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Breast Cancer

, Volume 22, Issue 2, pp 117–128 | Cite as

Prognostic impact of CD10 expression in clinical outcome of invasive breast carcinoma

  • Thi-Ngoc Diem Vo
  • Eiji MekataEmail author
  • Tomoko Umeda
  • Hajime Abe
  • Yuki Kawai
  • Tsuyoshi Mori
  • Yoshihiro Kubota
  • Hisanori Shiomi
  • Shigeyuki Naka
  • Tomoharu Shimizu
  • Satoshi Murata
  • Hiroshi Yamamoto
  • Mitsuaki Ishida
  • Tohru Tani
Original Article

Abstract

Background

Early diagnosis and treatment for breast cancers has greatly improved in recent years, however, subset of this disease with early recurrence have remained to be unpredictable. Several studies has addressed that strong CD10 expression in tumor stroma is associated with poor survival rate of breast cancers, but no correlation between CD10 expression and disease-free survival has been elucidated yet. For these reasons, this study with modified immunohistochemical (IHC) staining evaluated the expression of CD10 in invasive breast carcinomas (IBCs) and analyzed correlations between CD10 expression on tumor cells, stromal cells and myeloid-like cells with clinicopathological parameters and recurrence status.

Method

IHC staining method was performed on formalin-fixed paraffin-embedded sections of 73 cases of primary IBCs, with record of pathological characteristics of subjects followed up from 1998 to 2007.

Results

Stromal CD10 expression was observed in 39/73 cases (53.4 %) with strong expression in 41.0 %. Three cases stained positive for myeloid-like cells and five for carcinomatous cells, of which 6 cases had recurrence and/or regional LN status. Stromal CD10 expression was significantly higher in the unfavorable group (69.6 %; 16/23 cases) compared with the favorable group (32.1 %; 9/28 cases) (p = 0.048). The levels of CD10 expression showed significant difference among clinical outcomes (recurrence or non-recurrence), independent of regional LN status (p = 0.034), histology type (p = 0.044), ER status (p = 0.042), PgR status (p = 0.039), Her2 status (p = 0.038) and Ki67 index (p = 0.036) (partial Pearson correlations). Cox proportional-hazards regression showed that risk factors for disease-free survival were stromal CD10 expression [CD10±, CD10+ versus CD10++; p = 0.003; HR 2.824 (1.427–5.591)]; regional LN status [N0, N1, N2, versus N3; p = 0.004; HR 2.107 (1.262–3.517)] and PgR status [negative versus positive, p = 0.006, HR 0.172 (0.049–0.596)].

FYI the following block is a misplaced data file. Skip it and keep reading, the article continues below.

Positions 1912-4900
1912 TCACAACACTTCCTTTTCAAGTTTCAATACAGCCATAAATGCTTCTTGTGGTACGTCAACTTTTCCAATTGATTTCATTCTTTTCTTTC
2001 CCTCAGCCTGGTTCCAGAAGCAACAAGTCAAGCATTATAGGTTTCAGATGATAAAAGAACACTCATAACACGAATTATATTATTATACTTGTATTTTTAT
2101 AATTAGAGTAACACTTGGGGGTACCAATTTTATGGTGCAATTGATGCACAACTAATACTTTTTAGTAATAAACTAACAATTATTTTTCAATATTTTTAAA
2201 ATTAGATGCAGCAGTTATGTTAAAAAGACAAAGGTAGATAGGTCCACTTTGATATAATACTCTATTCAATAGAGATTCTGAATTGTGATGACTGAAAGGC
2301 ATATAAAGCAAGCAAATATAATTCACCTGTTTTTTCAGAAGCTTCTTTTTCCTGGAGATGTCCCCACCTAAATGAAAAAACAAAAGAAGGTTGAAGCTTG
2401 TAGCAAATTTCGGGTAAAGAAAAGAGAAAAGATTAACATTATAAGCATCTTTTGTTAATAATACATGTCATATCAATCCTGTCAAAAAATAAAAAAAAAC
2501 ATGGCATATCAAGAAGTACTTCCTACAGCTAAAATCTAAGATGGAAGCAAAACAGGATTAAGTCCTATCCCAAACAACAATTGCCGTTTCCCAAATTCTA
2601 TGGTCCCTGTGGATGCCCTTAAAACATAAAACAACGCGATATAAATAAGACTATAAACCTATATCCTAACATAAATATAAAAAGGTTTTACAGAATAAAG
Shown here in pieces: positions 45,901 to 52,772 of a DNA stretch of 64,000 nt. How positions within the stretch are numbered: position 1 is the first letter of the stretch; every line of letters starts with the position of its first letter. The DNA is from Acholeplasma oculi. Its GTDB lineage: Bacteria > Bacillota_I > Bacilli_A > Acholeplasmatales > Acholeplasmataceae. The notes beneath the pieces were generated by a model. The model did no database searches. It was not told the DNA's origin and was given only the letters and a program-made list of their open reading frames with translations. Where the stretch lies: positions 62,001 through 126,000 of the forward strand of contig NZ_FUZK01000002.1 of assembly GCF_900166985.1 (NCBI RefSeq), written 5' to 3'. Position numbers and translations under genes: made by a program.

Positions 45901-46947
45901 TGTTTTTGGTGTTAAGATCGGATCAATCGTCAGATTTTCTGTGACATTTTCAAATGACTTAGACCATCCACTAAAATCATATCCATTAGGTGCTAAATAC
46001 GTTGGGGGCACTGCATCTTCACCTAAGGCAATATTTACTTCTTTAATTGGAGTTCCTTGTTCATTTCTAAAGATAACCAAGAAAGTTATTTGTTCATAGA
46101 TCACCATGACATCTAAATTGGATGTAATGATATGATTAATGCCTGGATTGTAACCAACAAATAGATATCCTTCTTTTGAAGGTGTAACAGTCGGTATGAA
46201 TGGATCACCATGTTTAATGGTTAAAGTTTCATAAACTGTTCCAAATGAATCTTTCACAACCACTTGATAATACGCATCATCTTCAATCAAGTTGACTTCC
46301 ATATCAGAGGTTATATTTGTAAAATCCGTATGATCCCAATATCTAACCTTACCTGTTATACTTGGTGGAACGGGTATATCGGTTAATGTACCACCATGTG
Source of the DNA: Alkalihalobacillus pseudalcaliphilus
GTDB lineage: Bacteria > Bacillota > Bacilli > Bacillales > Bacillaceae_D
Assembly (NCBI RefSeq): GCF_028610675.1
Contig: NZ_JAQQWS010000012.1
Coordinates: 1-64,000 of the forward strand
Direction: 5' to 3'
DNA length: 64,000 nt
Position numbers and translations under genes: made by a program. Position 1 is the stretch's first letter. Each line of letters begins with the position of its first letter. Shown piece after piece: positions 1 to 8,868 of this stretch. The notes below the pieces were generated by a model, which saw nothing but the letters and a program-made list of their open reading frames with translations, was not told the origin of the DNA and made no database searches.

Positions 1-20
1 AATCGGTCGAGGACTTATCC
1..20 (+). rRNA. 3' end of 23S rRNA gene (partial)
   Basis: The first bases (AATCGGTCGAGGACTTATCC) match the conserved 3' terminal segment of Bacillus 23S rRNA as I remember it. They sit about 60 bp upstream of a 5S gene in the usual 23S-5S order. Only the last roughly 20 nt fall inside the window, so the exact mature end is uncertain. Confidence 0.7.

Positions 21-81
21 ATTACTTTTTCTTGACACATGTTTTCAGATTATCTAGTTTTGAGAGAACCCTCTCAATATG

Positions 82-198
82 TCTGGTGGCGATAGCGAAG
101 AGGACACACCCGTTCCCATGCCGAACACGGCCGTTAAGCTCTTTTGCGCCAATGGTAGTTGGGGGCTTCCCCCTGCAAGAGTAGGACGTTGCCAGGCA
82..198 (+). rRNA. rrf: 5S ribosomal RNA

Conclusion

CD10 expression on stroma with or without other positive tumor cells and/or myeloid-like cells may function as a powerful prognostic factor for IBC disease-free survival rates, predicting of potential recurrence. It can be determined by a simple modified IHC staining method, which is independent of other prognostic morphologic markers and biomarkers in IBC.

Keywords

CD10± (negative or very weakly positive staining) CD10+ (weakly positive staining) CD10++ (strongly positive staining) Invasive breast carcinoma (IBC) Lymph-node (LN) 

Notes

Acknowledgments

We are grateful for the cooperation of all clinicians and technicians of our departments in contributing samples, for follow-up clinicopathological data and for technical support. In particular, we thank Professor Hiroyuki Sugihara and Associate Professor Ken-ichi Mukaisho (Pathology Department, Shiga University of Medical Science) for critical discussion and efficient facilities.

Conflict of interest

The authors declare that they have no conflict of interests in the article.

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Copyright information

© The Japanese Breast Cancer Society 2013

Authors and Affiliations

  • Thi-Ngoc Diem Vo
    • 1
  • Eiji Mekata
    • 1
    Email author
  • Tomoko Umeda
    • 1
  • Hajime Abe
    • 1
  • Yuki Kawai
    • 1
  • Tsuyoshi Mori
    • 1
  • Yoshihiro Kubota
    • 1
  • Hisanori Shiomi
    • 1
  • Shigeyuki Naka
    • 1
  • Tomoharu Shimizu
    • 1
  • Satoshi Murata
    • 1
  • Hiroshi Yamamoto
    • 1
  • Mitsuaki Ishida
    • 2
  • Tohru Tani
    • 1
  1. 1.Department of SurgeryShiga University of Medical ScienceOtsuJapan
  2. 2.Department of Clinical Laboratory Medicine and Division of Diagnostic PathologyShiga University of Medical Science HospitalOtsuJapan

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